Stem cell research is on the tip of everyone’s tongue and regularly in the news, but a panel of British health officials warns that a global crop of unlicensed clinics is taking advantage of all the publicity.
Clinics in places as varied as Mexico, Thailand, Germany, Russia and China offer stem cell therapies with high price tags and little clinical evidence to back them up. Because such clinics are not illegal, experts in the emerging field of regenerative medicine are combating the misinformation with a guide to good quality treatment.
If you are thinking about trying stem cell therapy for anything from autism to diabetes to lupus, it might be worth your while to peruse the Task Force on Unproven Stem Cell Treatments’ website, part of The International Society for Stem Cell Research. Five of their tips:
1. “There are different types of stem cells – each with their own purpose”
While embryonic stem cells that only exist in the first few days of development are able to create many different types of “daughter cells,” most stem cells in a fully-formed body are tissue specific. That means that blood-forming stem cells create blood cells; bone-forming stem cells create bone cells. Something is wrong if a clinic is treating one part of your body with stem cells that originated in a different part of your body.
2. “Just because people say stem cells helped them doesn’t mean they did.”
Many of the clinics offering unrecognized treatments offer extensive “testimonial” pages. But there are many reasons why someone may feel better after a stem cell treatment. The ‘placebo effect’ is one, but there are also natural changes in the lifespan of a chronic condition. For example, parents who swear a treatment cured their daughter of autism may instead be noticing her natural progression as she matures or undergoes behavioral modification therapy.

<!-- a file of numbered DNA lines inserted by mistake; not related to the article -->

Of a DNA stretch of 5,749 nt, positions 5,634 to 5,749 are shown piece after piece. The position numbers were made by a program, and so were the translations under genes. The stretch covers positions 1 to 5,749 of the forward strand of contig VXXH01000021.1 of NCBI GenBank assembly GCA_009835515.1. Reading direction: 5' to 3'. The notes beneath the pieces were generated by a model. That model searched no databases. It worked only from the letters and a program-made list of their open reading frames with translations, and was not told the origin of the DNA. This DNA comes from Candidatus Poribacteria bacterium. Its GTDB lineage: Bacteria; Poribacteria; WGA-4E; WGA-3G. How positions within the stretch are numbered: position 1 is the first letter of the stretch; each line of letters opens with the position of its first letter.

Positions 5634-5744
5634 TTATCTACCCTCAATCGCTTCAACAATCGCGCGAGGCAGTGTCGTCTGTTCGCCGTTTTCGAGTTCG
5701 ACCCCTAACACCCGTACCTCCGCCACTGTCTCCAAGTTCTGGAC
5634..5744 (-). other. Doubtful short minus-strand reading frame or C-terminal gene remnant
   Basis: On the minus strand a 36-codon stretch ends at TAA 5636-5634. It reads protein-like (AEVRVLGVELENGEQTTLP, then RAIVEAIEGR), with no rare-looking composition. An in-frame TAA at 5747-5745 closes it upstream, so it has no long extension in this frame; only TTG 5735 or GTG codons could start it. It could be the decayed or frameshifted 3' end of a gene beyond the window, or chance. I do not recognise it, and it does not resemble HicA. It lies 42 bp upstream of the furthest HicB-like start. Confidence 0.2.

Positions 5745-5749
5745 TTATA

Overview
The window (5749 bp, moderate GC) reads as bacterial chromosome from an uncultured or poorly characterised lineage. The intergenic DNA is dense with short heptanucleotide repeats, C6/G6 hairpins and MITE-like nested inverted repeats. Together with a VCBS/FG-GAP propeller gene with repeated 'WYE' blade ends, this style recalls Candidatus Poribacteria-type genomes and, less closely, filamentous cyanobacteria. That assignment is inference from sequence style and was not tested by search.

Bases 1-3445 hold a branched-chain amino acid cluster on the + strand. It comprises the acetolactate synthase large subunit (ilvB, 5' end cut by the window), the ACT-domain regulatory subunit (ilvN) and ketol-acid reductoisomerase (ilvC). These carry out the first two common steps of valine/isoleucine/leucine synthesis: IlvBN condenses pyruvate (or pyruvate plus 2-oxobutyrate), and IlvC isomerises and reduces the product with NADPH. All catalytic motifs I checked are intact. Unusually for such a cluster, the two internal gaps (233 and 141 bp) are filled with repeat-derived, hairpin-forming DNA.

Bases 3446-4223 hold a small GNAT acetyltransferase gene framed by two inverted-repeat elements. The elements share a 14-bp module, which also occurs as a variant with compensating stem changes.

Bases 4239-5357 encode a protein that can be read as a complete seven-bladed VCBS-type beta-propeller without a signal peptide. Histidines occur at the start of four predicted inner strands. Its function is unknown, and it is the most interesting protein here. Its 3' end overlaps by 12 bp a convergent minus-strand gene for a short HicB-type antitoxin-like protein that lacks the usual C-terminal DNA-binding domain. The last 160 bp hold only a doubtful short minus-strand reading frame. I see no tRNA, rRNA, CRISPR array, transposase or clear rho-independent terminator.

3. “Just because stem cells came from your body doesn’t mean they are safe.”
As soon as cells are extracted from your body, they can be manipulated and can lose their ability to curb growth, similar to cancer cells. So even though the cells you are treated with may be your own, they are substantially different. In a few cases, reintroduced stem cells caused tumors to develop.
4. “Currently, there are very few widely accepted stem cell therapies.”
With the exception of tissue and bone grafting, a few immune disorders and blood cancers like leukemia, there are no diseases for which stem cell therapies are a reliable treatment. For other conditions, especially those labeled incurable by most of the medical establishment, stem cell therapy is experimental at best.
5. “An experimental treatment offered for sale is not the same as a clinical trial.”
They may be experimental, but treatments offered at for-profit clinics are not necessarily controlled, prescreened for dangers or subject to the same ethical sanctions as a high quality research study or clinical trial. Ask to see reviews by independent boards or regulatory agencies. If there are none, consider the downsides of this lack of accountability.